Have you had both of your dogs from puppies, did they come together, or is one older?
Did they always bark, right from the beginning?
How much time do you actually spend with them?
Are they allowed inside, or near the house?
Do they have their own area (den)?
What stimulation do you provide for them?
All the things suggested are good ideas, but mainly involve cosmetic remedies, they don't actually solve the problem in a sense. Barking is always for a reason, if you find the reason, quite often you can fix the problem.

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I love my labs.

Posts: 880 | From: australia | Registered: Feb 2004
jayell79
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posted June 03, 2004 06:46 PM      Profile for jayell79   Author's Homepage         
I know I'm beating a dead horse (cause I'm sure you've heard this before), but they bark for a reason: because it works. Even if you just go out there & yell at them, you are giving them attention - just what they wanted. In the long run, it always works best to ignore the bad (barking) and reward the good (being quite). It's hard to do, but trust me, it works.
Posts: 14 | From: KS | Registered: Jun 2004
Rosie
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posted June 04, 2004 09:25 PM      Profile for Rosie         
We have had both dogs from puppies and are littermates (which I know now is not advisable). Anyway, my first message may have sounded like they bark constantly, but it is actually a single yap that usually one of them will do for our attention. I spend a lot of time with my dogs throughout the day and they do get eachother to bark, but the main problem is with the one that will do a yap every 10-15 seconds. I should probably mention that this usually starts when it gets dark out ( even though we have plenty of lights in the yard ) and they know they get to come in at 9pm.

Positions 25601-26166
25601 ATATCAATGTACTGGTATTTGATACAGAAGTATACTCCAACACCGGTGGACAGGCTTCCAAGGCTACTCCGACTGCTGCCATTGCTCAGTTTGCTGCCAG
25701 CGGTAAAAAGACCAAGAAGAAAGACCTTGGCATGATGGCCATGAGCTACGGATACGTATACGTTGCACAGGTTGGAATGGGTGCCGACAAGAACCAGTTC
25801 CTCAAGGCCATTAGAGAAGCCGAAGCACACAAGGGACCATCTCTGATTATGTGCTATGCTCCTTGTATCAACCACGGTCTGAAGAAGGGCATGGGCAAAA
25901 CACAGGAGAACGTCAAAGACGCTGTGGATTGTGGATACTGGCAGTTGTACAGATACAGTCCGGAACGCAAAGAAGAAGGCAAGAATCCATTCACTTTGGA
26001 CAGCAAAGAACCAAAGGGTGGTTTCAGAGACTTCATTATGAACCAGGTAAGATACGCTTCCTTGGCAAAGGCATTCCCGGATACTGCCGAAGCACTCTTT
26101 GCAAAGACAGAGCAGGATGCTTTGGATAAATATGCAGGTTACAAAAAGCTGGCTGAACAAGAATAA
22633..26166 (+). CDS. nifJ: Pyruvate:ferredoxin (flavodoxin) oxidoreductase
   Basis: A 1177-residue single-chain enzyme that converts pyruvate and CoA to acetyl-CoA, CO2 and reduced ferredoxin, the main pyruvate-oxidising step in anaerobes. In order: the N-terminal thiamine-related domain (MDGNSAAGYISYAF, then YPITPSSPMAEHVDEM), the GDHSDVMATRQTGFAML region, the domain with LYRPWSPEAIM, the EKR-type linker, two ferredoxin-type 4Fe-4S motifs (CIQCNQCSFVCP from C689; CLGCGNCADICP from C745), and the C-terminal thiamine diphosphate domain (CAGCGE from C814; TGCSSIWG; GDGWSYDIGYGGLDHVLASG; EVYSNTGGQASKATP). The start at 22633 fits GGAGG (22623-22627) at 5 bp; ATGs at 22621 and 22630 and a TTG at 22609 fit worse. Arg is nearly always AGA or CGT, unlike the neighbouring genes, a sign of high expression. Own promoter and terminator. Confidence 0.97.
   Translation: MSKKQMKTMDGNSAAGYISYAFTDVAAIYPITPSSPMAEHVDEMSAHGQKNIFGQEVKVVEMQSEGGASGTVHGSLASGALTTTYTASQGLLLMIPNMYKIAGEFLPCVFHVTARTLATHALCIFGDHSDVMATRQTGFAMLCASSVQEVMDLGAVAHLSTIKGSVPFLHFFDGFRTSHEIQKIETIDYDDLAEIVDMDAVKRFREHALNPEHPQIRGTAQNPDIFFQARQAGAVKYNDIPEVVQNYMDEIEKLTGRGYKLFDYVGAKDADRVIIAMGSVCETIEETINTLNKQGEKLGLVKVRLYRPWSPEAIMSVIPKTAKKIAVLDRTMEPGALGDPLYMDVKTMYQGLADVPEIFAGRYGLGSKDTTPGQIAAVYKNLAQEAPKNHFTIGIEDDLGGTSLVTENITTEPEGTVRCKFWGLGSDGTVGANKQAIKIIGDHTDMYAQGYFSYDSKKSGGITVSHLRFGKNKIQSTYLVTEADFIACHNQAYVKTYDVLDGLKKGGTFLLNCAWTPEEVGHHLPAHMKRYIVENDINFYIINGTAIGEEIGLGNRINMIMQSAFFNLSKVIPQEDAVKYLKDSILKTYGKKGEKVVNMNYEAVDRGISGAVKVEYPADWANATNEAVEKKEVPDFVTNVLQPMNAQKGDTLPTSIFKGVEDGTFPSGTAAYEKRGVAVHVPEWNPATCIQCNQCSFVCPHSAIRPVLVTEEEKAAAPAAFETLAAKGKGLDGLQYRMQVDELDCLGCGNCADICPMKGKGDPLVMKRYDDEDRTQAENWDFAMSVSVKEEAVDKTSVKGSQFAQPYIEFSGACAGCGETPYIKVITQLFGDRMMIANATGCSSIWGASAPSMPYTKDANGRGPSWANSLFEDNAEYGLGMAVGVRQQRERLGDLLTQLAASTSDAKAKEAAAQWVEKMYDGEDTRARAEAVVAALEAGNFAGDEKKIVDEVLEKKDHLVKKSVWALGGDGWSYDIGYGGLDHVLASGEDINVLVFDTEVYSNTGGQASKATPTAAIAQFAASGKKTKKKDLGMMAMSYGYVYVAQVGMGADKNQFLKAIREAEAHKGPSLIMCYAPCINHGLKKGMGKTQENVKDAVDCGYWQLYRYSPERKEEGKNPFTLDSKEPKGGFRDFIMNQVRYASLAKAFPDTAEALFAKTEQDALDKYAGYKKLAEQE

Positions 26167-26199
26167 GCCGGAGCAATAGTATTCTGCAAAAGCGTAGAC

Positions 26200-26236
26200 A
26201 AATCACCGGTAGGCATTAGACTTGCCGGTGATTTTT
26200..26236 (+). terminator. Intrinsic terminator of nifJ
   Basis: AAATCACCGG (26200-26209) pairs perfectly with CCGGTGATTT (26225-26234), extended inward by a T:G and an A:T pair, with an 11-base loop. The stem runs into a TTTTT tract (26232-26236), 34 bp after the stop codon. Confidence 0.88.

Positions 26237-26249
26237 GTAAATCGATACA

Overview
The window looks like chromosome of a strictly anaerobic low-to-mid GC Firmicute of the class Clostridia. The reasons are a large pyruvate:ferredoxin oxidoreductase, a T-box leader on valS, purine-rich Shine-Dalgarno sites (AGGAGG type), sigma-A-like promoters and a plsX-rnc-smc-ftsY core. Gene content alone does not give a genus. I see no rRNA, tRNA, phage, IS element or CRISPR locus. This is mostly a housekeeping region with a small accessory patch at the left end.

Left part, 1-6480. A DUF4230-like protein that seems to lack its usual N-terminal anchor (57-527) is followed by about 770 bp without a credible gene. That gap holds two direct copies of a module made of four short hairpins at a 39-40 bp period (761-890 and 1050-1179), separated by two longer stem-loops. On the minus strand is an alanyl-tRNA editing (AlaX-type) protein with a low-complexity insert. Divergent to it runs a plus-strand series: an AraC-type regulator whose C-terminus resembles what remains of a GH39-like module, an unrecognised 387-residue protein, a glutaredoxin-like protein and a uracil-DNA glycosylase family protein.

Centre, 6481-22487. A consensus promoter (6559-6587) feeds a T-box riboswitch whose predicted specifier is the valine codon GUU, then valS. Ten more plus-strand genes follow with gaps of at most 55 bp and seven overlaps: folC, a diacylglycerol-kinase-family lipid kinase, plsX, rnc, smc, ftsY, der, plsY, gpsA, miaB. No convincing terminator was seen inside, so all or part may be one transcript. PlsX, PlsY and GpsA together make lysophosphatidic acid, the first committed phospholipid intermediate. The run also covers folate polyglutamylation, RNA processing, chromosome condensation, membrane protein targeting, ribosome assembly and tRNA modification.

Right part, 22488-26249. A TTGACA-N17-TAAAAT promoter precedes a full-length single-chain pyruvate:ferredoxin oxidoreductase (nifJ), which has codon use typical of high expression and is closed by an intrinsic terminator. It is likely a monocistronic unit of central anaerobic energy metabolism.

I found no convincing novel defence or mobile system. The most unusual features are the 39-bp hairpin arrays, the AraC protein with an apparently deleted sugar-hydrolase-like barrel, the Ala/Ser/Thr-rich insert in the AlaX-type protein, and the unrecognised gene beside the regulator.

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rosie

Posts: 8 | From: California | Registered: Feb 2004
ellierat
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posted June 05, 2004 03:35 PM      Profile for ellierat         
Unconsiously I would say you have created the problem, you need to reverse it, but this will take time.
If they get along then there is no problem with them being from the same litter.
Distraction can be a help, try giving them something different to play, or chew on when you find the barking most annoying. A kong filled with peanut butter is good.
Change your routine, let them in a little earlier, then put them back out for a little, before finally letting them in for the night.
You may be spending too much time with them, because it really sounds like separation anxiety, you can research for ideas and help in solving this particular problem.
Ellie my lab, is inside all day, at night because she can't hold on she goes in the dog box, she has a coat [Big Grin] . When she had her pups she was inside all the time, so when I had to put her back outside she would sit at the gate with a single bark every 5 or so seconds. Luckily I was able to ignore her (no neighbours),
it took 2 weeks of this, but she stopped.
What I'm saying is if you can, when you leave them, don't say a word, don't go back and don't look out so they can see you. (if your situation allows this-neighbours).
Your dog is actually calling you, and most likely in the past you have responded, thinking it cute, or funny. I have been guilty myself!!!
See how you go.

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I love my labs.

Posts: 880 | From: australia | Registered: Feb 2004